Astronomy and Space
Comets and Meteorites
From where do comets originate?
According to a theory developed by Dutch astronomer Jan Oort (1900–1992), there is a large cloud, now called the Oort cloud, of gas, dust, and comets orbiting beyond Pluto out to perhaps 100,000 astronomical units (AU). Occasional stars passing close to this cloud disturb some of the comets from their orbits. Some fall inwards toward the sun.
Comets, sometimes called “dirty snowballs,” are made up mostly of ice, with some dust mixed in. When a comet moves closer to the sun, the dust and ice of the core, or nucleus, heats up, producing a tail of material that trails along behind it. The tail is pushed out by the solar wind and almost always points away from the sun.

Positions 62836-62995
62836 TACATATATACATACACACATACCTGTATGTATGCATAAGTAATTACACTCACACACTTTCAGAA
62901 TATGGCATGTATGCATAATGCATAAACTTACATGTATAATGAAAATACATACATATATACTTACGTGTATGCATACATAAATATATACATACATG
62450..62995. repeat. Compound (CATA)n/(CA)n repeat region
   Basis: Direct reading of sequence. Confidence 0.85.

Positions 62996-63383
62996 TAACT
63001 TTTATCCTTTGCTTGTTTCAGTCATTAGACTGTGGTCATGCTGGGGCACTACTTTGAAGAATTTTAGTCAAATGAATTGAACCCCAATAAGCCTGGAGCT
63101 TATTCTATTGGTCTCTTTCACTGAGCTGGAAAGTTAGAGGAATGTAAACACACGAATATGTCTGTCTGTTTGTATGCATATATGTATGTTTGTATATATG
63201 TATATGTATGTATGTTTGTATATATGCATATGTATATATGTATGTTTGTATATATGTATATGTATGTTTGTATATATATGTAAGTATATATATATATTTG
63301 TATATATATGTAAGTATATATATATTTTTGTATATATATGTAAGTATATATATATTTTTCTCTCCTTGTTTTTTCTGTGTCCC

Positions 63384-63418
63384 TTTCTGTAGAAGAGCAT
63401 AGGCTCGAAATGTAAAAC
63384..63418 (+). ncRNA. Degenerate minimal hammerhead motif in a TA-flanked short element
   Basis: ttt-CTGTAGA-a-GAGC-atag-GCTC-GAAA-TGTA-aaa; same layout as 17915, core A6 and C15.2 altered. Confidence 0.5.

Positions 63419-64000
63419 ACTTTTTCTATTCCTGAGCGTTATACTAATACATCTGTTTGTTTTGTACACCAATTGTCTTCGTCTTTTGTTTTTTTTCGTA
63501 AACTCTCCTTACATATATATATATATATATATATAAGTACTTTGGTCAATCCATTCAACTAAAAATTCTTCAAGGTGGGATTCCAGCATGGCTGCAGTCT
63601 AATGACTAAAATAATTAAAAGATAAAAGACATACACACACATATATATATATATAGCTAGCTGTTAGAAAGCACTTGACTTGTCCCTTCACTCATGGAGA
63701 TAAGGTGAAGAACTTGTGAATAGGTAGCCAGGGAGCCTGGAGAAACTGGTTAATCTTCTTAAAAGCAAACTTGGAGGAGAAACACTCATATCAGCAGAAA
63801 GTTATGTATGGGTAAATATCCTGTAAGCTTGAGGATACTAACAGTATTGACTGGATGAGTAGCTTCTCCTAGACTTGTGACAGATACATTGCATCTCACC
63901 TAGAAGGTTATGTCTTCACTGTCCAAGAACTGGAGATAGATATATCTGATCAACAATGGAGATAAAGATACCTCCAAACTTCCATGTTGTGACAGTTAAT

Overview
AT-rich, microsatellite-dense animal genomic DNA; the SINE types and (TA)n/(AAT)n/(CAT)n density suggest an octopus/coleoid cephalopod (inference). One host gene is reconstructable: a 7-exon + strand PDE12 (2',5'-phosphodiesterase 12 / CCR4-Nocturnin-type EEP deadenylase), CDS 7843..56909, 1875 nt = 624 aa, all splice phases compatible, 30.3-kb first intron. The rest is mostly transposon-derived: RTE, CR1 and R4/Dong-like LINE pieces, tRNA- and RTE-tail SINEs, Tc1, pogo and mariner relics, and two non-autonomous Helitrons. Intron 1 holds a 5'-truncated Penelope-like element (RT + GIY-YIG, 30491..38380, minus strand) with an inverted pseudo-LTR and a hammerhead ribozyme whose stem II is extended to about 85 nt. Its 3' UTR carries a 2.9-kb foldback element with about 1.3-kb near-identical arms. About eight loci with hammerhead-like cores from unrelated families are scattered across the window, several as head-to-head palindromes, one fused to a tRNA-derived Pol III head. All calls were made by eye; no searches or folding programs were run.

Most comets have highly elliptical orbits that carry them around the sun and then fling them back out to the outer reaches of the solar system, never to return. Occasionally, however, a close passage by a comet near one of the planets can alter a comet’s orbit, making it stay in the middle or inner solar system. Such a comet is called a short-period comet because it passes close to the sun at regular intervals. The most famous short-period comet is Comet Halley, which reaches perihelion (the point in its orbit that is closest to the sun) about every 76 years. Comet Encke, with an orbital period of 3.3 years, is another short-period comet.